How to Fight Procrastination By Overcoming the Fear of Failure


I’m happy to present an excellent guest post written by James Frankton, who writes at Why Am I Lazy. James tells us about the connection between the fear of failure and procrastination. The solution he recommends is simple, yet effective (just the way I like it). Thank you James!1

Do you often find yourself procrastinating because you are worried that you won’t succeed?

Have you ever put off doing something because you were concerned about what others will think if you failed?

If so, then it’s likely that you have a procrastination problem that is caused by the fear of failure.

Keep reading to overcome this fear, and kick procrastination to the curb in the process.

Why Fear Causes Procrastination

You may fear that you are simply going to be unable to complete a task or activity that you need to do.

For example, your boss has assigned you to complete a gargantuan report using Excel – software that you only have limited knowledge of using.

You may also fear the consequences of a perceived failure. In my experience, this often relates to being worried that others will cast negative judgment in the event that you fail at something.

Here’s an example: You’ve wanted to try your hand at learning piano, but you’re worried the instructor you choose will think you are so hopeless that you might as well give up. And don’t even get started on how terrifying the prospect of others hearing you practice will be!

Procrastination piggybacks off your fear of failure as a cathartic means of risk avoidance.

Basically, you are procrastinating in order to avoid facing up to failure or its consequences.

How Can You Overcome The Fear of Failure?

Now comes the important part – how can you overcome that fear of failure?

If you simply fear that you will not be able to succeed at a task, then you need to arm yourself with the tools and resources you need to “get it right” the first time.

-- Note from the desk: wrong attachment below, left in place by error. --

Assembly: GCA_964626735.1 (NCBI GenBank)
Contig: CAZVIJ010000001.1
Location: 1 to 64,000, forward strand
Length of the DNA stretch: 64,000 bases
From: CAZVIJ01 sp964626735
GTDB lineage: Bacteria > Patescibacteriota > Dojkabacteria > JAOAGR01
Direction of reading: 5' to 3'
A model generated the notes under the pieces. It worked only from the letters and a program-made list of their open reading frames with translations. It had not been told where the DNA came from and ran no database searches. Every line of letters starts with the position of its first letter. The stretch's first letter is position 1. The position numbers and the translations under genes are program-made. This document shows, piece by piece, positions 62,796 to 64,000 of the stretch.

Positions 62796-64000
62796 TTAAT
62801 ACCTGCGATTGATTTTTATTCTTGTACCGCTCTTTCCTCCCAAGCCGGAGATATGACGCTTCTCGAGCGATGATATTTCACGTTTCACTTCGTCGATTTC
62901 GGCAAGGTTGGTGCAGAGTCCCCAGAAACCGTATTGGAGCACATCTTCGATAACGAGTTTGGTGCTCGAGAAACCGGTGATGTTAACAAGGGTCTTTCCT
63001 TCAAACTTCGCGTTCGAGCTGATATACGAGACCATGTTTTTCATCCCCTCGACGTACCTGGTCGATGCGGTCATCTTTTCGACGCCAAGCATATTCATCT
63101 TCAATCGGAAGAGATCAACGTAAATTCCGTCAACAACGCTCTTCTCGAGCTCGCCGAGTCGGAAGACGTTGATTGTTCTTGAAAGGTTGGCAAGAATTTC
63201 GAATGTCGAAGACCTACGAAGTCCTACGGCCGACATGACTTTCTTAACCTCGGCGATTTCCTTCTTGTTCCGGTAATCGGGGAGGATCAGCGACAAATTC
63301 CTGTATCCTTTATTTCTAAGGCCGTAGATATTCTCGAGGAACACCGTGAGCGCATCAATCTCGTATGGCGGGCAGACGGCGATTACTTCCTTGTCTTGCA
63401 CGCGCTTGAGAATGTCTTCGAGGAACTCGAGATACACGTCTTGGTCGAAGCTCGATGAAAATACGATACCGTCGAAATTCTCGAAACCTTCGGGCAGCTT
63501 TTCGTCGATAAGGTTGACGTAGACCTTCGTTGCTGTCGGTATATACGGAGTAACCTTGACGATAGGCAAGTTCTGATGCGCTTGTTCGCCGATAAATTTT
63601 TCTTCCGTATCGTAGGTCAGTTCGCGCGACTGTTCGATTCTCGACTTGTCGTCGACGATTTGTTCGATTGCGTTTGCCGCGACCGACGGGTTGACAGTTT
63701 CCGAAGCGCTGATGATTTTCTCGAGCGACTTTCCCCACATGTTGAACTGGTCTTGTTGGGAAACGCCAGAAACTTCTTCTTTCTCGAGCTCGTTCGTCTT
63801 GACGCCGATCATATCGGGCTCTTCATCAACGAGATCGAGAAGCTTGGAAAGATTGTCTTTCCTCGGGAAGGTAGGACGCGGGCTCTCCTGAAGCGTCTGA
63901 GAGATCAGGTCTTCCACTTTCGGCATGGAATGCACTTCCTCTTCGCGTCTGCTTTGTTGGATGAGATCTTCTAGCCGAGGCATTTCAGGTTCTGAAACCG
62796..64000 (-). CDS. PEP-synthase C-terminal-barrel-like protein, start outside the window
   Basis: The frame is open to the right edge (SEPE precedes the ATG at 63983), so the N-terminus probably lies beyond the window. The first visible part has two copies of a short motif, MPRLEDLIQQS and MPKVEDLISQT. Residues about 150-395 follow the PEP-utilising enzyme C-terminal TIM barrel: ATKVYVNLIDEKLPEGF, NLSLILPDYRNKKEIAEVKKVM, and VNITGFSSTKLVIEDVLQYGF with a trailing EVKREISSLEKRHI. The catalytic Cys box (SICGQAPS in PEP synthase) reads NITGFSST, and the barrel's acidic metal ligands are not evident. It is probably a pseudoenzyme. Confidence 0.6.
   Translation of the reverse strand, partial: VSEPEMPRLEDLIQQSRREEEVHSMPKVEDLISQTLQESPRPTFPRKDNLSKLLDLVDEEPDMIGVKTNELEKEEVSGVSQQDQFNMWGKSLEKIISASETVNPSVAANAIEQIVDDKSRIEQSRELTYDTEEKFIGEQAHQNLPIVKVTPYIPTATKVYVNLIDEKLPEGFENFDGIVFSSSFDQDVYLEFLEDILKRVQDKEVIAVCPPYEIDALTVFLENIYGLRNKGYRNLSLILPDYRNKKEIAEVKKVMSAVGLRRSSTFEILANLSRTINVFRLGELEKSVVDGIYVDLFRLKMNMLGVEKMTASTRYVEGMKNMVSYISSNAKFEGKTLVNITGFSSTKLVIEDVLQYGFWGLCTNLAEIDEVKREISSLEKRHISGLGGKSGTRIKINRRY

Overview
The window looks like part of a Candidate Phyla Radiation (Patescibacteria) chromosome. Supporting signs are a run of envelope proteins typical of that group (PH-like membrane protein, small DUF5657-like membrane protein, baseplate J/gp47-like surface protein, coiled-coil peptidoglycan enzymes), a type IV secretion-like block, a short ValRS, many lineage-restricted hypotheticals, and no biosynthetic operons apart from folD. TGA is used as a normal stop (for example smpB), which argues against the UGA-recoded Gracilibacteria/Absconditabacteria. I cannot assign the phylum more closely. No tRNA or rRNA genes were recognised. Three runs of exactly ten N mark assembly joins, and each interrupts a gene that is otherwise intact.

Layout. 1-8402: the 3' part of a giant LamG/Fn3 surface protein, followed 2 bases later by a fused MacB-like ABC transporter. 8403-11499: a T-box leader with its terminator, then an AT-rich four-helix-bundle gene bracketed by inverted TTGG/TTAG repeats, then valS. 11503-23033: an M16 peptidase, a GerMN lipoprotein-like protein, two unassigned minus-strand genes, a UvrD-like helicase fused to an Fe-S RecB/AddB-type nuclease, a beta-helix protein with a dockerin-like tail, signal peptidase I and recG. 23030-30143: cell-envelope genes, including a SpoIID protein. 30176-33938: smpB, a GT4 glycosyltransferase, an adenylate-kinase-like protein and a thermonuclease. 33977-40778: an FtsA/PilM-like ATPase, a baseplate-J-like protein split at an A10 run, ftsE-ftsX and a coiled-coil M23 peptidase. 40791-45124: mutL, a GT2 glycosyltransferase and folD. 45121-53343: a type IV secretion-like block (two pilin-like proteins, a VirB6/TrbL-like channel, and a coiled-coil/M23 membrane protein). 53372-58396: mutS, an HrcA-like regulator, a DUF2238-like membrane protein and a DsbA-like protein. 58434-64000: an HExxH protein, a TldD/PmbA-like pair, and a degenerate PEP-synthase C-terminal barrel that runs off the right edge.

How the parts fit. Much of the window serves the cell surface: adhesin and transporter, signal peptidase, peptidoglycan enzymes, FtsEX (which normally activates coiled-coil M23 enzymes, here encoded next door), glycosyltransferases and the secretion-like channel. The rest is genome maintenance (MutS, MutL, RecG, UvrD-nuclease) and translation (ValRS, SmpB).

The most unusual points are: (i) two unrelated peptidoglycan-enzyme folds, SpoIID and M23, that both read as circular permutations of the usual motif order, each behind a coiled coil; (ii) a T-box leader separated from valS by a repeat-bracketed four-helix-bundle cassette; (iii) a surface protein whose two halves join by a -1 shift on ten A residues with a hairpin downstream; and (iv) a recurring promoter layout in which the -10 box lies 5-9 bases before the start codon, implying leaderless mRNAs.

When I was at university I often procrastinated on essays and term papers because I genuinely worried that I wouldn’t be able to pass. I didn’t so much care about what my peers thought of my marks – it was the pain of letting myself down which I feared.

So what was the solution?

I started preparing myself to succeed and do well. I developed a game plan for writing every essay, which involved dedicating adequate time to research and planning. I read up on editing and proofreading academic papers, to ensure I didn’t lose any marks for careless mistakes.

The essays I submitted after I cast aside my fear of failing (due to the actions I took to prepare myself) garnered good marks. I was pleased, and felt encouraged to work harder on future projects, as I now knew I had a formula for success.

And what was the moral of the story? If you’re worried that you are going to let yourself down, then make sure you have taken every practicable step to ensure you don’t fail.

But what should you do if you mainly fear the “social impacts” of failure? (i.e. you are worried that others will judge you harshly for any perceived failure).

I’ll always remember a physical education teacher at high school, who told the class before our running test that he didn’t care what our final time was – as long as he could see that we had all put in a 100% effort.

This idea rings true in most social scenarios; provided your colleagues/friends/family/whomever can see you tried your hardest, they are unlikely to react negatively.

In fact, most people will react positively to you if you give something your best effort, even if you weren’t successful in the strictest sense.

Boiling things down to their most basic level, this means that to totally overcome the fear of failure that causes procrastination you need to:

  1. Prepare adequately for any task you undertake, in order to mitigate the risk of failure.
  2. Give your best effort, so that if you do stumble at any stage, those around you will be loath to judge you for it.

If that’s not enough to encourage you to take action, then bear in mind the following points:

  • Most mistakes can be fixed. You will probably get another chance if something goes wrong.
  • If you perpetually procrastinate on a task, you are already in the process of failing – taking action is the only way to reverse this!
  • Most tasks or activities can be broken down into smaller chunks. Use this strategy to make things more manageable and easy to attempt (and reduce the risk of failure)


Fearing failure – or the perceived consequences of failure – shouldn’t hold you back from achieving great things in your life.

Now you know effective strategies for beating this fear. It’s time to fight back against procrastination and unleash your inner motivation and productivity.

James Frankton blogs about time management and procrastination at

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